Algorand token sale implies $6 billion market cap, ranking above Binance Coin and below EOS
Algorand, a Boston-based blockchain company, raised over $60 million in a token sale held on CoinList. When combined with the Algorand Foundation’s token distribution fund of 2.5 billion Algos it would have a market cap of $6 billion, putting it at seventh above Binance Coin and below EOS.
Algorand’s token sale implies a $6 billion value
A young blockchain company that aims to create a truly democratic and efficient public ledger just completed its token sale which would put it among the top 10 crypto companies by market capitalization.
Algorand, a Boston-based company created by MIT professor Silvio Micali, completed its inaugural Algos auction on June 19. According to the company’s press release, the auction sold out in under four hours due to oversubscribed demand from a large group of global participants.
Each token was sold for $2.40 in a Dutch Auction, where the price of the coin is gradually reduced until a buyer is found. When combined with the 2.5 billion Algos that the Algorand Foundation is holding in order to participate in securing the Algorand network, the coin currently has a market capitalization of $6 billion.
This week’s equity funding matched the $66 million Algorand raised in the past year from major venture capital firms such as Union Square Ventures and Pillar Venture Capital.
The same day, Algorand also launched its mainnet, just two days after it open-sourced its node repository.
Apart from the incredible amount of tokens sold, Algorand made news as it was among the first companies to offer a refund policy on its tokens. According to the company’s website, auction buyers will be able to return their tokens at 90 percent of the purchase price up to a year after the sale.
Token auction plan could increase Algorand’s market cap to $24 billion
Instead of holding one large token sale, Algorand opted to have sales on a rolling basis. The Algorand Foundation website states that the company plans on auctioning off 600 million Algos coins every year for five years until the total supply reaches 10 billion coins.
If the coin was to keep roughly the same price as it had in the latest sale, Algorand would have a market cap of $24 billion. While it’s hard to predict how much the market cap of other top cryptocurrencies will grow, at the current state of the market, Algorand would be the third largest coin, just after Ethereum.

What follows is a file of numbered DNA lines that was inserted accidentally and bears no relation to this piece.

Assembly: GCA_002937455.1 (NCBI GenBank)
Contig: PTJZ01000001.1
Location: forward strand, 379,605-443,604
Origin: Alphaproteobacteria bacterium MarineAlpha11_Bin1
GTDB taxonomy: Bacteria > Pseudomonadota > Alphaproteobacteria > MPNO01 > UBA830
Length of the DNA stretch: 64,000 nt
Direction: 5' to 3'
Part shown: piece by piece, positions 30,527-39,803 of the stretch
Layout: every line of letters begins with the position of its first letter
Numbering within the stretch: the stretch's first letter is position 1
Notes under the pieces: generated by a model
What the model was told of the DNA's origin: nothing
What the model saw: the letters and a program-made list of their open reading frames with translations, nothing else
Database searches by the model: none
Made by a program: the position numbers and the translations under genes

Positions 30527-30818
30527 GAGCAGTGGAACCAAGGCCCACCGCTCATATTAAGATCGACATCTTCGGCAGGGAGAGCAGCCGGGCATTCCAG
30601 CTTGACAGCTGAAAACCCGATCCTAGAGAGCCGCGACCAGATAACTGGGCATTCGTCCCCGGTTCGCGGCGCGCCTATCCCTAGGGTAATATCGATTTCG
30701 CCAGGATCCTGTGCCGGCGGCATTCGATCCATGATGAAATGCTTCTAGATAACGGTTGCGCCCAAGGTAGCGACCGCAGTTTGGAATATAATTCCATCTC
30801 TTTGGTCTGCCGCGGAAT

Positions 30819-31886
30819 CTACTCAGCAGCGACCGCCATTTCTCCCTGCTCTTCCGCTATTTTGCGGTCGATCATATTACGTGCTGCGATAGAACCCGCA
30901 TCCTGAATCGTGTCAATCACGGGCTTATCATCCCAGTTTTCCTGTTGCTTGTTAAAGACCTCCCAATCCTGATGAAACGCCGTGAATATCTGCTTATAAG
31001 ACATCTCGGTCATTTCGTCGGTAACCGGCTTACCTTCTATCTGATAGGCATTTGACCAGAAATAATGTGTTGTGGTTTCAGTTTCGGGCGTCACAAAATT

However, many researchers believe the company’s valuation is a bit unrealistic. Analysis from ICO Drops found that while the hype around Algos was high, so was its risk rate. The expected ROI from the coin was also rated as normal, which means that the coin could retain a relatively stable value. Nonetheless, a market cap of $24 billion will most likely be unsustainable.
The Algorand foundation also said that it won’t use its Algos reserves to transact. Instead, the foundation will keep its full allocation online and use it to contribute both to the overall governance of the network as well as the process of “responsible decentralization.”
Algorand’s mission could be too optimistic to succeed
Founded in 2017 by Turing Award and Gödel Prize-winner Silvio Micali, Algorand was designed to improve blockchain decentralization. The platform utilizes the Byzantine Agreement protocol in order to reach consensus among network participants. Similar to a proof-of-stake protocol, Algorand’s consensus mechanism allows minimal computation in order to qualify as an honest block producer.
The company made headlines thanks to its approach to decentralized consensus that randomly and secretly selects new block generators and validators in every step of the voting process. The protocol also assumes that 2/3 of the block producers are honest, which would make forking virtually impossible—a notion that was heavily criticized by many cryptanalysts.
As the network offers no incentives or financial rewards to honest block generators, honest nodes can simply go offline due to a lack of monetary support. A recent research paper argued that it was also possible to bribe validators and fork Algorand.